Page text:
The Institute of Fine Arts, New York University, is pleased to announce its spring exhibition, Estelio, featuring work past and present of Puerto Rican artist Mónica Félix.
As part of the Great Hall Exhibition series, the exhibition continues a commitment to celebrating the practices of exemplary women artist and is the third in the series to take place online. Fluid like the sea from which Félix draws much of her inspiration, the exhibition will incorporate both in-person and virtual experiences, including the online exhibition opening on March 24, and two public programs.
The exhibition will be on view on the Institute of Fine Art’s website – www.ifa.nyu.edu .
In addition, an in-person film screening will take place at the Institute on Apr. 28 at 6:30 p.m. (The James B. Duke House, 1 East 78th Street, New York, NY).
The exhibition title, Estelio, is Spanish for “stellium,” an astrological phenomenon in which three or more planets align under a single zodiac sign or house. Each of Félix’s artistic projects becomes a star within the larger constellation of her oeuvre, and the online exhibition acts as the birth chart to which these stars belong, situating them within their full context for the first time. The show’s site takes the form of the birth chart, through which audiences are able to navigate different works as they relate to each of Félix’s own astrological houses.
Projects such as Romance Tropical demonstrate Félix’s engagement with archival resources and what she calls “half-truths.” The series of photographic and video work revolves around the 1934 film of the same name. The second Spanish-language talkie in the world—and the first ever Puerto Rican film with sound—the movie depicted a man’s search for love and riches and his adventure on the “savage island,” Mu. Sometime in the late 1930s, the film vanished. With such an important piece of Puerto Rican media history seemingly gone forever, Félix reimagined—with the script and other archives that were available—the film through a feminist lens, by embodying the two lead female characters and the actresses who portrayed them. In her reimagination, the characters are named after their actresses. Félix’s body—and in turn, the characters’ bodies belonging to the actresses—become the sites for both rapture and doom. Her personas are allowed to feel pain, pleasure, and rebirth in opposition to the original film’s repression. When Romance Tropical resurface in 2017, Félix reimagined the film once again, this time, adding color to the monochrome film and its white-washed narrative.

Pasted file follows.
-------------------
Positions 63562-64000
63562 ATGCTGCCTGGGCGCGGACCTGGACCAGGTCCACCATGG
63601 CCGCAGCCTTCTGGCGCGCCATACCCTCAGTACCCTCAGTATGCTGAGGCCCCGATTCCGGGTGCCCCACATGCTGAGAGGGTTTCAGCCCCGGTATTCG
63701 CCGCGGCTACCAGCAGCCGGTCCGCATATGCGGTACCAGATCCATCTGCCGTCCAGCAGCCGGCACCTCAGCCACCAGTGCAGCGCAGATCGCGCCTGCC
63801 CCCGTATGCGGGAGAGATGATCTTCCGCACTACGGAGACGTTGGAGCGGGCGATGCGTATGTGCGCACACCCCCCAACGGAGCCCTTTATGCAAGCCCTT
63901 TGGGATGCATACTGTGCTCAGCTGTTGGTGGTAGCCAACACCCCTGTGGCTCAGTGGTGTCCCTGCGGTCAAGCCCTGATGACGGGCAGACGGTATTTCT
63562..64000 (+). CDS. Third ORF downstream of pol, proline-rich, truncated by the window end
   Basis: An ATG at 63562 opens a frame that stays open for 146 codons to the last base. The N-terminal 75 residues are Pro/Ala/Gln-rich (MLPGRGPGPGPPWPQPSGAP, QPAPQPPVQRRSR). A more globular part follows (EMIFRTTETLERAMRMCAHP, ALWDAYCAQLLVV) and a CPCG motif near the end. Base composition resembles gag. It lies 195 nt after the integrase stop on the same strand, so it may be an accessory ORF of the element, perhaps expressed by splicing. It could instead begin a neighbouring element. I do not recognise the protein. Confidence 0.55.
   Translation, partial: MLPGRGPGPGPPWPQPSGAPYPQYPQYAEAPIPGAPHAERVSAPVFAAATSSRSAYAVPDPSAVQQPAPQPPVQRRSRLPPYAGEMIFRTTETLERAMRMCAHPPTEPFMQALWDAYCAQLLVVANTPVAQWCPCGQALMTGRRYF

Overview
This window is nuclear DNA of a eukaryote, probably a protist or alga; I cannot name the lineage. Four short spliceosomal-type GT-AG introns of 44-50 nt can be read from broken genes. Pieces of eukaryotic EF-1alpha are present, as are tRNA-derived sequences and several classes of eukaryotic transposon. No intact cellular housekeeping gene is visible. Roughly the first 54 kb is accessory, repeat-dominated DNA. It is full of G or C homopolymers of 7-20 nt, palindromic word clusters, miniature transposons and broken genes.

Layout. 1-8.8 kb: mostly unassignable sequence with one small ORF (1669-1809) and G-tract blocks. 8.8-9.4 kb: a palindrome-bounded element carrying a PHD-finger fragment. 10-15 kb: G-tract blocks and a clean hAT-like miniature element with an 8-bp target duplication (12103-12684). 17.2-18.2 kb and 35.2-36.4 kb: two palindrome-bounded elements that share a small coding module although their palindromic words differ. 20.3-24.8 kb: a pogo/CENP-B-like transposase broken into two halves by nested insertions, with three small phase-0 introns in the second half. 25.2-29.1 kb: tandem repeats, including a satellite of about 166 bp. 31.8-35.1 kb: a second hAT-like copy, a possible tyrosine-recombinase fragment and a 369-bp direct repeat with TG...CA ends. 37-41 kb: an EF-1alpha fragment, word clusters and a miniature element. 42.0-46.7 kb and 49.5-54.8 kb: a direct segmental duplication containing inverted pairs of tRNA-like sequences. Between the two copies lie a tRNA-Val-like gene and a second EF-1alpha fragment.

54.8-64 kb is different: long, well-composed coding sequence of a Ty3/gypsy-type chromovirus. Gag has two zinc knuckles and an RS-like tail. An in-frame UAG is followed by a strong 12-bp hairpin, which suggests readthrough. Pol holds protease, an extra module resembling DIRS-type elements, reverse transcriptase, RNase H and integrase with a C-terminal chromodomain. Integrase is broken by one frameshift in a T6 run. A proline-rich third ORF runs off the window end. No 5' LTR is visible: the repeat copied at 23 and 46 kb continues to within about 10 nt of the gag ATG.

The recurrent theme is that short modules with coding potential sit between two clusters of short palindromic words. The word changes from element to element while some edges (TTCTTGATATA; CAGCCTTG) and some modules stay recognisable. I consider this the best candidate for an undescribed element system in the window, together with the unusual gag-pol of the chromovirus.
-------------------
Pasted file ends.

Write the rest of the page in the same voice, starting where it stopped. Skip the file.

The Institute of Fine Arts is also honored to present a rebirth of Félix’s series, Alláfuera. The film and accompanying pieces retell the story of The Little Mermaid, following La Sirenita as she travels ashore like her sisters did after their quinceañeros. The tale acts as a parallel to Félix’s own journey of migrating to and working between the United States and Puerto Rico. Caught between worlds, seaweed, sea glass, and salt, La Sirenita discovers alláfuera.
The first public program will be an in-person feature-length debut screening of selected video work from as early as 2014. The one-off screening will unify, for the first time, the expansive narrative of Félix’s video practice including excerpts from her works Alláfuera, Aves de Rapiña, Romance Tropical, Vaivén. The second program will be a virtual panel that puts into conversation Félix, Professor Laura Bravo López from the University of Puerto Rico, film director Mariem Pérez, and Professor Juana Suárez, director of the Moving Image Archive and Preservation Program at NYU.